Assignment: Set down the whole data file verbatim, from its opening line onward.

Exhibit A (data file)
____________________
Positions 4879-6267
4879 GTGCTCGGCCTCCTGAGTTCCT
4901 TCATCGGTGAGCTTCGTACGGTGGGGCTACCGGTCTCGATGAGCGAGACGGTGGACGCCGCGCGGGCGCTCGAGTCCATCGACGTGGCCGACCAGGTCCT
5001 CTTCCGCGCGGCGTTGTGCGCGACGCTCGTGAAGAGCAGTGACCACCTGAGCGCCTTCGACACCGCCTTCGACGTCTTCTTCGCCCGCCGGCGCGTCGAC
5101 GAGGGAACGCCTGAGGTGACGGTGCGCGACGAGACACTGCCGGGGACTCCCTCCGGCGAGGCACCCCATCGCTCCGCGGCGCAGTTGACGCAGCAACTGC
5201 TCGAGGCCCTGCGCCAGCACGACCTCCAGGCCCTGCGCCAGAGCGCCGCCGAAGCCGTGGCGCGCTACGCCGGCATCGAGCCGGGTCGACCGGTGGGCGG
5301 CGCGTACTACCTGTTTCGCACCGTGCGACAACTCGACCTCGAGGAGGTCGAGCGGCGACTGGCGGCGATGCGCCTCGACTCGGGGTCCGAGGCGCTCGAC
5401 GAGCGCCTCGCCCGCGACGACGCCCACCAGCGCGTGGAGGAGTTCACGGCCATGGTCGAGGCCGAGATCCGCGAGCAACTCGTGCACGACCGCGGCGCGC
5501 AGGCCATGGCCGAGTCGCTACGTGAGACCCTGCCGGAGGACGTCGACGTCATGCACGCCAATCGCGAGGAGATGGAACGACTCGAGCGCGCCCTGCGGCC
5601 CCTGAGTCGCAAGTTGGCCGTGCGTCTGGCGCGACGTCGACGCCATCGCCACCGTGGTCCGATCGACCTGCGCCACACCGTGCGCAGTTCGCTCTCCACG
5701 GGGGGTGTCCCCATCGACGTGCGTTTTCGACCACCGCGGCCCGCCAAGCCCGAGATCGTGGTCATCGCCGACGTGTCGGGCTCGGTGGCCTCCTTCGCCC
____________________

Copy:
Positions 4879-6267
4879 GTGCTCGGCCTCCTGAGTTCCT
4901 TCATCGGTGAGCTTCGTACGGTGGGGCTACCGGTCTCGATGAGCGAGACGGTGGACGCCGCGCGGGCGCTCGAGTCCATCGACGTGGCCGACCAGGTCCT
5001 CTTCCGCGCGGCGTTGTGCGCGACGCTCGTGAAGAGCAGTGACCACCTGAGCGCCTTCGACACCGCCTTCGACGTCTTCTTCGCCCGCCGGCGCGTCGAC
5101 GAGGGAACGCCTGAGGTGACGGTGCGCGACGAGACACTGCCGGGGACTCCCTCCGGCGAGGCACCCCATCGCTCCGCGGCGCAGTTGACGCAGCAACTGC
5201 TCGAGGCCCTGCGCCAGCACGACCTCCAGGCCCTGCGCCAGAGCGCCGCCGAAGCCGTGGCGCGCTACGCCGGCATCGAGCCGGGTCGACCGGTGGGCGG
5301 CGCGTACTACCTGTTTCGCACCGTGCGACAACTCGACCTCGAGGAGGTCGAGCGGCGACTGGCGGCGATGCGCCTCGACTCGGGGTCCGAGGCGCTCGAC
5401 GAGCGCCTCGCCCGCGACGACGCCCACCAGCGCGTGGAGGAGTTCACGGCCATGGTCGAGGCCGAGATCCGCGAGCAACTCGTGCACGACCGCGGCGCGC
5501 AGGCCATGGCCGAGTCGCTACGTGAGACCCTGCCGGAGGACGTCGACGTCATGCACGCCAATCGCGAGGAGATGGAACGACTCGAGCGCGCCCTGCGGCC
5601 CCTGAGTCGCAAGTTGGCCGTGCGTCTGGCGCGACGTCGACGCCATCGCCACCGTGGTCCGATCGACCTGCGCCACACCGTGCGCAGTTCGCTCTCCACG
5701 GGGGGTGTCCCCATCGACGTGCGTTTTCGACCACCGCGGCCCGCCAAGCCCGAGATCGTGGTCATCGCCGACGTGTCGGGCTCGGTGGCCTCCTTCGCCC